Sunday, June 9, 2013

Tour De Burma

San Angelo, Texas
June 8, 2013
The big local bicycle event finally arrived at San Angelo. And there bright and early were Cheri and Connie handling last minute registration.
After I received my number and tee shirt, I started circulating to see who all I could find before the event. And I found Cindy and Jerry all cheerful and smiling.
Shown here is the youngest rider.
And shown here is the oldest rider.
Marlon and Tony (in Concho Bike Shop jerseys) were ready for the big 100K over Burma Road and Arden Road.
Joy is getting ready to lead the 5 mile riders on their journey.
Karen was set to do the 100K.
Brian chose the 40 mile ride. He had a goal of making it back in a little over 2 hours. His total time as I recall was 2:26. He must have spent too much time at the great rest stops.
Robbie chose the 24 mile route and Ricky and Liz were set on the 40 mile.
Gene Potter, Club President and Event Director, was ready to call us together.
Gene gave us a briefing of the routes, stops, and at least one pot hole to watch out for on the 100K.
Bikers on the ready.
And we were turned loose.
Liz with her permanent smile. Who could complain since the first mile was on a decline.
Then the road started on its slight incline toward the hills in the distance. Suddenly, I was being left behind.
Have you ever felt alone on a "group" ride? At least I could enjoy the road side's greening up after a few recent showers.
The Mexican Hat cone flowers have matured and lost their "brim".
I forgot to mention that I was going to ride the 40 mile route. So if any local recognizes the sign, they know I was off course. At the 40-mile turn off onto Burma Road, I decided to go straight and visit with Christine who was helping out with the 100K turn-around rest stop. I told the Burma Road personnel what I was doing so they wouldn't report a sun-crazed person riding the wrong way.
Since the 100K riders were still on Burma Road, the ride was just as lonely as a few miles back when I was all alone; but, Arden Road is a lot flatter than Burma so I wasn't complaining.
All kinds of excitement happen out in the country. Here a group of buzzards are feasting on road kill.
Nearing the 100K turn-around point, there are a series of hills that are a little challenging. This one as I recall was a measly 7%.
Up ahead was the tough hill especially after going over the Burma Road hills. I think this one registered 9% and it seems to go on for ever.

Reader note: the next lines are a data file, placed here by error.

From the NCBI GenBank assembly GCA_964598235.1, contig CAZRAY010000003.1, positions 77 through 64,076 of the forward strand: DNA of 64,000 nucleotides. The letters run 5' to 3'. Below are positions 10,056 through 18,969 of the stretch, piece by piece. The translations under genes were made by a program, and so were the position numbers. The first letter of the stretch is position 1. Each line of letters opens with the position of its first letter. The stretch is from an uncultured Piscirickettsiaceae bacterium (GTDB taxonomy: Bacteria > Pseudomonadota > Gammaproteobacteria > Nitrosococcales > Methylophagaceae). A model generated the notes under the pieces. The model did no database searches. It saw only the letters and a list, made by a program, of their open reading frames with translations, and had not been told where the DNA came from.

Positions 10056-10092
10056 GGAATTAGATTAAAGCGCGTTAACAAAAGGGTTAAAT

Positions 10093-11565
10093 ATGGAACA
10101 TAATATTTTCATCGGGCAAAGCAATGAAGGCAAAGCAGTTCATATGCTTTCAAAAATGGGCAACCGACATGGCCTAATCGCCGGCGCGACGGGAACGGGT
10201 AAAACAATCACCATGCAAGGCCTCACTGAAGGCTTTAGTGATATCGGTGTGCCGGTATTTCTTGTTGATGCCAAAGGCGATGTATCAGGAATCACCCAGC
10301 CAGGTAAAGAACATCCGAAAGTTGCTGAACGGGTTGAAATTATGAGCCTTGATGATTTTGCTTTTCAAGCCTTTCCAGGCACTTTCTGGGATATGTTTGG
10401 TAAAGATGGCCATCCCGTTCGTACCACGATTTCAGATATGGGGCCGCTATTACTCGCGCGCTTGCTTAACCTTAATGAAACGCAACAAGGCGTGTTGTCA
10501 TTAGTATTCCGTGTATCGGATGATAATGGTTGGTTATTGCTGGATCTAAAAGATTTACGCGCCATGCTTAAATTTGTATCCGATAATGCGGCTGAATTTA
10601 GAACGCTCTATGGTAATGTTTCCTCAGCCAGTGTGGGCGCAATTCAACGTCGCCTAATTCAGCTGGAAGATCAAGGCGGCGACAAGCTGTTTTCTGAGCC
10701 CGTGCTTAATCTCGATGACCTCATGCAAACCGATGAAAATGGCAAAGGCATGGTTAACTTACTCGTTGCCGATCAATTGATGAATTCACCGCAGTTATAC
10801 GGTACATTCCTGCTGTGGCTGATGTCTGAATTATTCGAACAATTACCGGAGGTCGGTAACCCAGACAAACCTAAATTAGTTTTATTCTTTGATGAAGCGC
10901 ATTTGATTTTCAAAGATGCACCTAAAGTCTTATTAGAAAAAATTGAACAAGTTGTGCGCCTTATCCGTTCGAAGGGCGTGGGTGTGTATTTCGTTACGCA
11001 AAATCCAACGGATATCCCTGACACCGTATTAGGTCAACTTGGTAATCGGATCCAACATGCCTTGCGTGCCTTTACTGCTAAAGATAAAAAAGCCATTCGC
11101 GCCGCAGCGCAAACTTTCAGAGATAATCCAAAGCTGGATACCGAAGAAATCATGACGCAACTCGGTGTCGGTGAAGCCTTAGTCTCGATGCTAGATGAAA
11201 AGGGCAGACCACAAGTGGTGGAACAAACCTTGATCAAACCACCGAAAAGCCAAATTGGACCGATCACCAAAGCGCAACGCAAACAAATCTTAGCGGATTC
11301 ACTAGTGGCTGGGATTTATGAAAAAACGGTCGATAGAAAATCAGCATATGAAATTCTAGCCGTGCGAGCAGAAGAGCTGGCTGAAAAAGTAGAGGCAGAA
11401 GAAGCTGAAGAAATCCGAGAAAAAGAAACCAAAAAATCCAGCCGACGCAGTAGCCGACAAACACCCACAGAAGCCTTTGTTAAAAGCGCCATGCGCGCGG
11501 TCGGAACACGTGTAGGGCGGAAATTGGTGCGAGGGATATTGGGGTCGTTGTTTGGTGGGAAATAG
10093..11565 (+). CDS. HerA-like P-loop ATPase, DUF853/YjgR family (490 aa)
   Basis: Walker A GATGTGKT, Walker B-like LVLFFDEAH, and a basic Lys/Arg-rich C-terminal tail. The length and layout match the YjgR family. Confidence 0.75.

After cresting the hill, one spots the rest stop alert sign, and notes that it is at the bottom of the decline. So? That means you turn around and go back up a hill. The event director must have a sadistic side to him as that is the same thing that happens on Burma Road.
Shortly after my arriving at the "Christine's" rest stop, I spotted a rider coming over the hill. I thought the first of the 100K riders had arrived, but it turned out to be Liz. She was at the Burma Road rest stop and heard me say I was going to visit Christine. Unbeknownst to me, she decided to do the same thing. 
Not long after Liz arrived, the first real 100K riders started coming in. Pictured are the first two. I did not know either of them so they were out of town riders. Since I had not been at the rest stop that long, it dawned on me that they were at least 12 miles ahead of me. And we all started at the same time. Humbling. 
This is the second wave of riders. They too were out of town. The green kit has PBBA on it so he was from the Midland/Odessa area.  
The first female rider. She too was out of town as she was visiting here from Austin.
 Riders were still coming in as Liz and I decided it was time for us to start our journey back.
The good part about a hill. The other side goes down. As one can see the road off in the distance, we were about to start out 2-3 mile decent. 
 Last chance to take a picture before I start the 9% decline which makes it too dangerous to be taking pictures hurtling down a hill.
Remember the first incline? Going up slowed me down enough to take a picture of the last part of the downhill portion. 
 Winner of my best gate on the ride. There are several good ones but I liked this best.
 Personnel at the Burma/Arden Road rest stop were very kind and held our bikes so we would not have to place them on the rough shoulder. Thanks! And the cookies were good, too!
 Forgot to mention that Karen joined us on our way back. Karen is our "good luck charm". Every organized ride she has been on with us has either been raining, hail storm, cold, or cloudy. This day was only cloudy as it had rained the previous day.
 Finish line with Joy and Rick. If anyone wondered why there was no previous mention of Rick, it was because he was helping out with the event while recovering from shoulder surgery. Maybe he will be back on his bike by the Fort Davis Bikefest in September. Wishing him speedy recovery.
Velma has been busy lately nursing Rick back to health. If she will stay off the bike long enough, maybe I can keep her in sight on the next ride. Marlon (left of Velma) is recalling his adventures on the 100K ride. Just a small warm up for his next big ride which will be the "MS 100" two day tour in July. Good luck.
Thanks to Gene Potter, all the volunteers, and club board members for putting on a great ride. 


  1. Great story and great ride! Glad we ventured off on a new course. Lets do it again. As soon as my legs recover.

    1. Thanks. Nice to get a comment that is not spam.

      You did great. We will have to do the ride again on a Saturday before HHH.

  2. WHAT do you do with all those shirts???? We usually ended up putting them in the charity box Your favs are never the ones with dates and sponsor logos on them. :)

    1. Yes, the shirts accumulate rapidly. I keep a few favorites and give the rest away.

      We know a lady who makes quilts and pillow cases from her husband's shirts. Christine is not interested in doing that, so we have to keep culling the shirts.